Menorahs and the Ark of the Covenant, Jewish Catacomb, Rome, 3rd Century
This Ancient wall painting was found in the catacombs underneath the city of Rome. This was because Judaism in Rome was practiced in secret. In the painting we see two Menorahs flanking the Ark of the Covenant. This Ark of the Covenant was a holy object for the jews, and was said to contain The Law tablets, the circumcision knife, the shofar, and a other wide variety of holy objects for the Jewish religion. The Menorahs on the side possibly originate from the Tree of Life, in the ancient near east.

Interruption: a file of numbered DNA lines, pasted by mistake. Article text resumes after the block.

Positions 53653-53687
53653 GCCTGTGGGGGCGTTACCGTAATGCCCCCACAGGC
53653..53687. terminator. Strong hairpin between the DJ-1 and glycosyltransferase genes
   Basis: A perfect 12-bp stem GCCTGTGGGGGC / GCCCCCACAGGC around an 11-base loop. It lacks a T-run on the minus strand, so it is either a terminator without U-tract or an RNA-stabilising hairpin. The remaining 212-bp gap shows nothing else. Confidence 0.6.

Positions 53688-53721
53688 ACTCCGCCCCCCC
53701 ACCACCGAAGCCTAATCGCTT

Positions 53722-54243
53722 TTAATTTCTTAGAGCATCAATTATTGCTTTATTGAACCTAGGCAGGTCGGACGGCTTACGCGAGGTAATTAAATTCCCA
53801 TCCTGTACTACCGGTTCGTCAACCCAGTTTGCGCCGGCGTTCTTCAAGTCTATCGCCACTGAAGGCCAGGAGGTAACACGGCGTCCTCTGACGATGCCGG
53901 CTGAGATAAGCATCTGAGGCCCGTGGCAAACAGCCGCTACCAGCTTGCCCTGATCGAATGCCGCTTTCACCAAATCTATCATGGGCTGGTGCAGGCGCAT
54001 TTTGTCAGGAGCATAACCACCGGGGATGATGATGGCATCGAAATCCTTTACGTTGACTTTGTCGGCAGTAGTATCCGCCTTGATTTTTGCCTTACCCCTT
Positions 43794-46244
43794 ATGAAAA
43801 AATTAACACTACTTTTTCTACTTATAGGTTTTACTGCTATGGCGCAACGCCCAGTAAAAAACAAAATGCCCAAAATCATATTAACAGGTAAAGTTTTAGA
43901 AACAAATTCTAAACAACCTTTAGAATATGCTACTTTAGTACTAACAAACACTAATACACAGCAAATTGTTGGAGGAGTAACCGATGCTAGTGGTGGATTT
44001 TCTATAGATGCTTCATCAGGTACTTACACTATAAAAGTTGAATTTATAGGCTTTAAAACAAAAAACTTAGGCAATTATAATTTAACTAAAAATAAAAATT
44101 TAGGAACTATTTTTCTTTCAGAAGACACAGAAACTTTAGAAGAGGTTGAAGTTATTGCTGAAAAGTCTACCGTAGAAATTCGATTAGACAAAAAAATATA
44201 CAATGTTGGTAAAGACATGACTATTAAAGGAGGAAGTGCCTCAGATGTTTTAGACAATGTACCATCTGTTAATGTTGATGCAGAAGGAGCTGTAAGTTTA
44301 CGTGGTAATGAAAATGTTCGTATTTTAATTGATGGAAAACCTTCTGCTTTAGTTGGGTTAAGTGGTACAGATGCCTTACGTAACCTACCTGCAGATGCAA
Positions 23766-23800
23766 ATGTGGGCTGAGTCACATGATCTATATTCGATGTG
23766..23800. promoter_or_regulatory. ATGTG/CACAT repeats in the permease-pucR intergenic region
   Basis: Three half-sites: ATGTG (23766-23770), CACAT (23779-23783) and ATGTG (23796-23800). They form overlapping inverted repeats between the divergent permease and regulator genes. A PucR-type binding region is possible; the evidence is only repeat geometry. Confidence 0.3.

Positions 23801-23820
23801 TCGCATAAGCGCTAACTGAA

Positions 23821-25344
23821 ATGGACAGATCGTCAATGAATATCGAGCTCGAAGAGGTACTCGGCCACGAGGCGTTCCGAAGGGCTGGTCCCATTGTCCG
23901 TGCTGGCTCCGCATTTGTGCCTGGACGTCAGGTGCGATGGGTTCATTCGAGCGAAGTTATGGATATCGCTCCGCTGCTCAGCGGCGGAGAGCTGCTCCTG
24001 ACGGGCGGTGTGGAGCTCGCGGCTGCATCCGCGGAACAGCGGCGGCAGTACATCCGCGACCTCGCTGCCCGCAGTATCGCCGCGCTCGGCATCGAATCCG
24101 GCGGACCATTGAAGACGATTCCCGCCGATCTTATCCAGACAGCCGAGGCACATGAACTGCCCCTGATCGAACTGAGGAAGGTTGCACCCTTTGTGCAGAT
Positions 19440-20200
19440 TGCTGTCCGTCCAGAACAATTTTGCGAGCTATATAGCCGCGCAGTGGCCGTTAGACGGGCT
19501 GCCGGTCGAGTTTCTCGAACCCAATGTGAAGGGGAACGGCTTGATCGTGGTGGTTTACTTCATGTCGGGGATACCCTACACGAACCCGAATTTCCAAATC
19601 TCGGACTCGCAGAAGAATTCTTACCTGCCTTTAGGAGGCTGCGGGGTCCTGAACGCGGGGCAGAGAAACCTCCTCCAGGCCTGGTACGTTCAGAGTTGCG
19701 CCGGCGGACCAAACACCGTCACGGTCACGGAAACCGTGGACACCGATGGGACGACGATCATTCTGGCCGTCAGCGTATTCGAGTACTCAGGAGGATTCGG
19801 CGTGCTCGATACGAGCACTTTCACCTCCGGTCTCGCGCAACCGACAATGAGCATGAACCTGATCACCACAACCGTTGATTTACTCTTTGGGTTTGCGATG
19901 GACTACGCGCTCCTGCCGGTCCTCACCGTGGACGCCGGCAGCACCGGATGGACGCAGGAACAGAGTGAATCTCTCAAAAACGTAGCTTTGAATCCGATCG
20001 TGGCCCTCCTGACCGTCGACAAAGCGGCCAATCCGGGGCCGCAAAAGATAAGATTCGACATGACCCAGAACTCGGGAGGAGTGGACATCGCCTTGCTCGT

This artwork is one of the best examples of Jewish art in this period of time. It easily shows us that they had to practice their religion in secret as well as that they held many of the objects they consider holy were holy in other religions, such as the Ark of the Covenant being considered holy to the Christians of the time as well. This makes it an important artwork for discerning the culture and the way they had to practice their religion, as well as the similarities in their religion to others, as well as how Judaism in this time was practically the same as now.